Courtesy of 20th Century Fox
Courtesy of Paramount Pictures
Hugo is set in the Gare Montparnasse train station in 1930s Paris.
If you’re missing the City of Light, keep the spark alive with these movies about Paris.
You may be homebound for the moment, but that doesn’t mean you can’t transport yourself to your favorite destinations through the magic of film. Over the decades, filmmakers have brought the city of Paris to life through a variety of genres. Whether you’re a fan of Baz Luhrmann musicals, Jean-Luc Godard French New Wave films, or Disney cartoons, chances are there’s a movie about Paris to fit the mood you are in. So pour yourself a glass of French wine and settle in for an evening watching these movies set in Paris. They are available to stream on Netflix, Amazon, and more right now.
Set to the music of George Gershwin, Funny Face is both a love letter to the arts and to one of the world’s greatest artistic cities. It’s also Audrey Hepburn’s first musical, and her epic three-minute dance medley is one that will get you up and moving. The always-mesmerizing Fred Astaire, playing a fashion photographer modeled after the real-life Richard Avedon, is a fine bonus. —Katherine LaGrave, Digital features editor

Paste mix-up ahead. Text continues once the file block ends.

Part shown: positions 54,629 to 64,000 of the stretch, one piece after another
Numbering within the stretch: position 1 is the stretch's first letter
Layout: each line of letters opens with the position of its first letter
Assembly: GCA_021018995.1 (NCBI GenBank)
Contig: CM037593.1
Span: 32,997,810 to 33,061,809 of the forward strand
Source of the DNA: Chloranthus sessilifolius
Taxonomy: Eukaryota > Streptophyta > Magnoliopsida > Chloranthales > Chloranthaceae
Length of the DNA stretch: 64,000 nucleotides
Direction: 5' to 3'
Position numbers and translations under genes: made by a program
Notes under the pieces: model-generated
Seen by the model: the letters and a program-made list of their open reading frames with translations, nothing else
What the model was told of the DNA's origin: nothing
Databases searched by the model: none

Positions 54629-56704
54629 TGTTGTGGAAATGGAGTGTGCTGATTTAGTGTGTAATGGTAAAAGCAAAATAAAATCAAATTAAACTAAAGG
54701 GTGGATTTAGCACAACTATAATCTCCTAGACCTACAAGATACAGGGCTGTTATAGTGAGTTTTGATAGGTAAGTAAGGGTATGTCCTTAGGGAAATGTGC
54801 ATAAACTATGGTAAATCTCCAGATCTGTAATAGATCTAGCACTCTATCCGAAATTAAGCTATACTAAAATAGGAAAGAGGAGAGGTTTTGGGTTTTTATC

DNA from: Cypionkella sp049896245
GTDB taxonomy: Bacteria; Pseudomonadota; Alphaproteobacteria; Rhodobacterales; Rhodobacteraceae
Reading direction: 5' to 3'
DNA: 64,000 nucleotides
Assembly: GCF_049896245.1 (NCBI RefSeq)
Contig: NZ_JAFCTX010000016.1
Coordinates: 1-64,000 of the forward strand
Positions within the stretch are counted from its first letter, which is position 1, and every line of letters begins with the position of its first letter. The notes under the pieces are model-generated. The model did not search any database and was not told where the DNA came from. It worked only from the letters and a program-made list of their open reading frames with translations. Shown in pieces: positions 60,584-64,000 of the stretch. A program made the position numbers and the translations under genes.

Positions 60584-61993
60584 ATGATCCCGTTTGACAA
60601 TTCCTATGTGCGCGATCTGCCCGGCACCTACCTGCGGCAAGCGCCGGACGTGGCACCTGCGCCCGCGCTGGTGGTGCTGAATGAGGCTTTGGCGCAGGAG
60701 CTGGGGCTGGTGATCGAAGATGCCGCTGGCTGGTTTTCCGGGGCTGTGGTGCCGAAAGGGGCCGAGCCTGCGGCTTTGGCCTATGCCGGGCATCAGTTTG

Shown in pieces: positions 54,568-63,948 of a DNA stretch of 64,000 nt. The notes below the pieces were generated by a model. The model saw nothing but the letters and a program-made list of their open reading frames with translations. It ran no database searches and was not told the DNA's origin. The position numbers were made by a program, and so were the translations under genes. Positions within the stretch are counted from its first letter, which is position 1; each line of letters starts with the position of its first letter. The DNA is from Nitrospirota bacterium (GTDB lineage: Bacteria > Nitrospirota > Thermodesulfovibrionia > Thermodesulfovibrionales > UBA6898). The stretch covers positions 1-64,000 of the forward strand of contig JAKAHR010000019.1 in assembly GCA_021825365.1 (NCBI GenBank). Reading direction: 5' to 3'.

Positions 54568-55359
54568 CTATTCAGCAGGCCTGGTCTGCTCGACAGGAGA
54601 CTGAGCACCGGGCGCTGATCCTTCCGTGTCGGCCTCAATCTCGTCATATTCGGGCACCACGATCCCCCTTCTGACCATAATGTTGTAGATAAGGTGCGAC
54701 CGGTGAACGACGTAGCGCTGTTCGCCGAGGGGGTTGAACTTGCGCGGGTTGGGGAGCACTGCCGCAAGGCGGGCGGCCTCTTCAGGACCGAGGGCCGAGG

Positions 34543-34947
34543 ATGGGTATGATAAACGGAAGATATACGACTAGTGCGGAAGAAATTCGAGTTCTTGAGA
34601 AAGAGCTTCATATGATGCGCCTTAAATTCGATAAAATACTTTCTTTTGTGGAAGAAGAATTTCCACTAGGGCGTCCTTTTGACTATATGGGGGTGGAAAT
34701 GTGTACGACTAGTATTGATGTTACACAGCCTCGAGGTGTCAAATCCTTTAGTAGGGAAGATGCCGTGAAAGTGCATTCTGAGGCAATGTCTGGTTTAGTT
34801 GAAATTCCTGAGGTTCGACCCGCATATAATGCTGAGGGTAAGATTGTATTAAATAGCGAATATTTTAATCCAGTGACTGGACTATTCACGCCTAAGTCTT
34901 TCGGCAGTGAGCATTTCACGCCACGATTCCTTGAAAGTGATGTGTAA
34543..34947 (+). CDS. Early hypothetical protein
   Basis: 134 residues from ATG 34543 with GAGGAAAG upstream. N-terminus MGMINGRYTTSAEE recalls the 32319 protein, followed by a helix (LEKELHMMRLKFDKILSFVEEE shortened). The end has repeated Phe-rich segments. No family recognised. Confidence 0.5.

Hugo, a film by Martin Scorsese based on a children’s picture book, follows the story of an orphaned boy who lives in the clock tower of the Gare Montparnasse train station in 1930s Paris. As he unsuccessfully tries to awaken the clockwork interior of an automaton, the boy explores the station (cue the Parisian accordion music, a charming café, plus a sinister station master, and a cross toy store owner). The movie is a celebration of cinema and of Paris—the moody views across the city outside the windowed clockface show the Seine gleaming in the light of the moon and rolling toward the faraway Eiffel Tower. —Ann Shields, Managing editor, Travel Guides
Disney has set several of its movies in Paris over the years, including 1970’s The Aristocats and 1996’s The Hunchback of Notre Dame. But Pixar’s Ratatouille gets at what many people love the most about the French capital: its food. This heartwarming animated feature follows the friendship between Remy, a rat who loves to cook, and Alfredo Linguini, a hapless kitchen worker, as they work together to save one of the most famous restaurants in Paris. —Lyndsey Matthews, Destination news editor
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Jean-Luc Godard’s film about a sexy, dog-faced hoodlum and his impossibly waifish American girlfriend became one of the first films to herald the arrival of the French New Wave. It’s easy to recognize the film—full of jazz riffs, deliberately rough editing, and rambunctious fresh energy—as a resuscitation of an art form that had been slowly dying from lack of oxygen. For lovers of Paris, there are shots and shots of the city to indulge your passion. Long tracking shots through winding streets and grand boulevards, jump cuts twitch between newspaper-reading patrons of sidewalk cafés, pedestrians, and passing cars. Yes, Breathless captures a historic moment in Parisian time on celluloid but it also feels like something brand new.—A.S.